Cox Disappointed With Asian Carp Decision But Vows to Fight OnContact: John Sellek or Joy Yearout 517-373-8060Agency: Attorney General
March 22, 2010
LANSING - Michigan Attorney General Mike Cox today said he is disappointed with a new U.S. Supreme Court decision today regarding Asian carp that denied Michigan's renewed request for a preliminary injunction to close Chicago-area locks. The renewed motion came in response to new DNA evidence of Asian carp getting past the O'Brien Lock and into Lake Michigan. That information was not delivered to the court by the federal government prior to the Court's January 19th decision on the original injunction request. Cox also delivered a new economic study authored by a Wayne State University transportation expert which showed much lower potential losses to the Chicago economy than was claimed by the State of Illinois.
"Our motion was an extraordinary attempt to protect the Great Lakes, but we felt it was necessary to because the Court deserved to have access to the new DNA and economic information before making a decision," said Cox. "We will continue to focus on the reopening of the diversion case in April, with the goal of developing an effective plan to protect the entire Great Lakes region from the devastating threat of Asian carp."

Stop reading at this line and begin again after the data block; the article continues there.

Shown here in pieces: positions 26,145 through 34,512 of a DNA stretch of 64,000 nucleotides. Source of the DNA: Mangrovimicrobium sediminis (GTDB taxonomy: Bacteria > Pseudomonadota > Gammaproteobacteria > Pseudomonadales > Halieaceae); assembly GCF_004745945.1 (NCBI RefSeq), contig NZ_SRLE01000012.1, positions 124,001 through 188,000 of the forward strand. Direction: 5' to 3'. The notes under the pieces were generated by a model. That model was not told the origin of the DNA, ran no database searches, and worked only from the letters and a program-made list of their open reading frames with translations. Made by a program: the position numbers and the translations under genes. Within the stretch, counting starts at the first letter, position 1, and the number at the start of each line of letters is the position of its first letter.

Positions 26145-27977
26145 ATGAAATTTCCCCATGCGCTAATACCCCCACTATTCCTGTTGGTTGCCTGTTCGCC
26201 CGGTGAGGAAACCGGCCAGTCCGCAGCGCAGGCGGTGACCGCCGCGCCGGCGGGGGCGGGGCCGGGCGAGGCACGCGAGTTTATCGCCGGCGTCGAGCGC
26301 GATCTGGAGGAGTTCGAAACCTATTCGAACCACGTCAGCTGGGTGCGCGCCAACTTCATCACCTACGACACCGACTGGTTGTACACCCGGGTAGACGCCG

Cox noted that Michigan's request to reopen the "Chicago Diversion" case is supported by Pennsylvania, New York, Ohio, Wisconsin, Minnesota, Indiana and the Province of Ontario. The Supreme Court has scheduled an April 16th review of Michigan's request for hearings to develop a long-term solution to the crisis that will protect the ecology and economy of the Great Lakes.
Cox also said that President Obama, who previously pledged a zero tolerance policy for new invasive species in the Great Lakes, should act immediately to at least temporarily close the locks. Cox praised the bi-partisan efforts of Michigan's Congressional delegation on the issue, including legislation recently introduced by Rep. Dave Camp and Sen. Debbie Stabenow.
Cox reminds the public that they can help bring attention to the issue by signing an online petition to protect the Lakes at www.StopAsianCarp.com.